This disjunction between past fame and present-day celebrity creates a kind of two-tier exhibition, with room for John Singer Sargent’s magisterial portrait of Henry James and Mario Testino’s rather ordinary photo of Naomi Campbell; for a dazzling self-portrait by Anthony Van Dyck, and a pathetic bronze cast of her own face by Tracey Emin. Anybody who thinks I’m reflexively preferring the past masters to their present-day counterparts should take a look for themselves. The contrasts are stark.

Shirin Neshat proves that it’s possible to make an insightful, contemporary photographic portrait with her image of Malala Yousafzai, the young Pakistani who has spoken out so heroically on behalf of women’s rights. The poem that has been inscribed across Yousafzai’s serene, resolute expression feels like a testimony to the power of words to bring about change.

James Jacques Tissot, ‘Frederick Burnaby (1842-85) (1870)

Colin Davidson’s 2016 painting of singer, Ed Sheeran, is another impressive contemporary work, but the real stand-outs in this exhibition are the images of the royal court, by Van Dyck, Peter Lely, and the anonymous artists who left memorable portraits of Henry VIII, Elizabeth I, and Sir Walter Ralegh.

Artists such as Van Dyck and Sir Thomas Lawrence are among the greatest portraitists of all time, but neither should we overlook a painter such as James Jacques Tissot, whose Frederick Burnaby (1842-85), shows a suave cavalry officer leaning back on a couch, cigarette in hand, apparently regaling us with stories of his triumphs. Tissot makes brilliant use of the red stripe in Burnaby’s trousers to convey the man’s imposing size and strength, offset by a dandified waxed moustache. A sophisticated brute, if ever there was one.

Sir John Everett Millais, ‘Louise Jopling (1843-1933)’ (1879)

Just as good is Sir John Everett Millais’s Louise Jopling (1843-1933), artist and feminist. Allowing for his undeniable talent, Millais painted so many corny, patronising images of women it’s startling to see how fresh and direct he could be when it suited him. One feels that he not only liked Jopling, he respected her as a person. She is depicted as an individual, not a feminine stereotype.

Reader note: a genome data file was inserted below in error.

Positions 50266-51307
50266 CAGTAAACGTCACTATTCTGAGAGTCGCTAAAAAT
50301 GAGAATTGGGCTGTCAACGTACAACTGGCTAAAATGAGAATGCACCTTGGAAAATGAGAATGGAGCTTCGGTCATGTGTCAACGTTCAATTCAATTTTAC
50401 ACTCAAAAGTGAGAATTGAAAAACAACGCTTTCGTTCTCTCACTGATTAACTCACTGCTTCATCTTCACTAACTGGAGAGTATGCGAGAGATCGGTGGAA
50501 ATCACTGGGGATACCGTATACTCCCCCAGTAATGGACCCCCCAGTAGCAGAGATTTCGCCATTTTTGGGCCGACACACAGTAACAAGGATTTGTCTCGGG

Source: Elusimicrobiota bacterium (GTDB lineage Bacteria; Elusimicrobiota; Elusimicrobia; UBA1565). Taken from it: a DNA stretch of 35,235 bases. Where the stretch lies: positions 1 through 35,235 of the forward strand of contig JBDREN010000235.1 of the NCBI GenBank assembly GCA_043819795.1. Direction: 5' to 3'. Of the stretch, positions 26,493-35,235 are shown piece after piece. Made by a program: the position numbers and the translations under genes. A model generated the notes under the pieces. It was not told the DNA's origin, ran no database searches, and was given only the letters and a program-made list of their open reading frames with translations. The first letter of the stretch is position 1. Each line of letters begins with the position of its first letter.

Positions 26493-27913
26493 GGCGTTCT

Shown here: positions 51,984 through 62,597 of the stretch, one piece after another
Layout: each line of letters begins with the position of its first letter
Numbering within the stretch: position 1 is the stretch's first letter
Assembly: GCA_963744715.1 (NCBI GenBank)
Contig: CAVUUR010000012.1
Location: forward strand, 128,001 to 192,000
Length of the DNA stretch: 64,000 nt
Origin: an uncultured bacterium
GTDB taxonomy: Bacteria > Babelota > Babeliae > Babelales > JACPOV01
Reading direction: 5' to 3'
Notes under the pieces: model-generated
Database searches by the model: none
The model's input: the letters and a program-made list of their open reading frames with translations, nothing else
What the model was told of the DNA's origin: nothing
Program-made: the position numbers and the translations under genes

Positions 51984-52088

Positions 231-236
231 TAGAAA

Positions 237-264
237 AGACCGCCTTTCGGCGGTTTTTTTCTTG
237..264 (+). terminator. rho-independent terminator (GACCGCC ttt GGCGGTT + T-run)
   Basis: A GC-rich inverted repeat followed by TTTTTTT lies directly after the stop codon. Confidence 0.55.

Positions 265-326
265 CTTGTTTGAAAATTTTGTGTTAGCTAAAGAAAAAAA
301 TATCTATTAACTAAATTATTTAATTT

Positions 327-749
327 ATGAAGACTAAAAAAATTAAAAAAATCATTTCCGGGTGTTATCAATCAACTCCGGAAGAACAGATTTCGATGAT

I can imagine some viewers travelling to Canberra just for the pleasure of seeing the one-and-only group portrait of the Bronte sisters, painted by their brother, Bramwell. Or Sir Joshua Reynolds’s stunning portrait of the young Sir Joseph Banks, or maybe even Patrick Heron’s Cubistic take on T.S. Eliot.

The curators have made a big effort to include portraits that go against traditional gender roles, from the transvestite fencer, the Chevalier d’Éon (1728-1810), to the lesbian author, Radclyffe Hall (1880-1943) dressed in men’s clothing. These portraits are fascinating anomalies, showing people who defied overwhelming social pressures to live and dress as they chose. The images speak eloquently for themselves, but Rab MacGibbon feels constrained to sermonise, in the catalogue, about “racist and sexist social structures”, works that “reinforce the social hierarchy”, and so on. This is at once obvious and sanctimonious, prompting us to look back with pity upon those poor, foolish artists who didn’t share our own enlightened attitudes towards race, gender and democracy.

Patrick Bramwell Brontë, ‘Anne Brontë (1820-49), Emily Brontë (1818-48), and Charlotte Brontë (1816-55)’ (c.1834)

To judge the past in terms of our own moral standards is not only small-minded, it’s profoundly ahistorical. There’s simply no point in complaining that artists in Victorian times didn’t paint enough black people or lacked sympathy with LGBQT issues. This kind of commentary is unworthy of a celebrated institution such as the National Portrait Gallery and the scholarship one associates with British curators and art historians.

As one rarely sees a touring blockbuster with so many high-quality works it’s ridiculous to frame them with specious generalisations. Australian viewers deserve a better memento of this marvellous show than a picture book with a gloss of political correctness.

 

 

 

 

 

Shakespeare to Winehouse: Icons from the National Portrait Gallery, London

National Portrait Gallery, Canberra, 12 March – 17 July 2022

 

 

Published in the Sydney Morning Herald, 14 May, 2022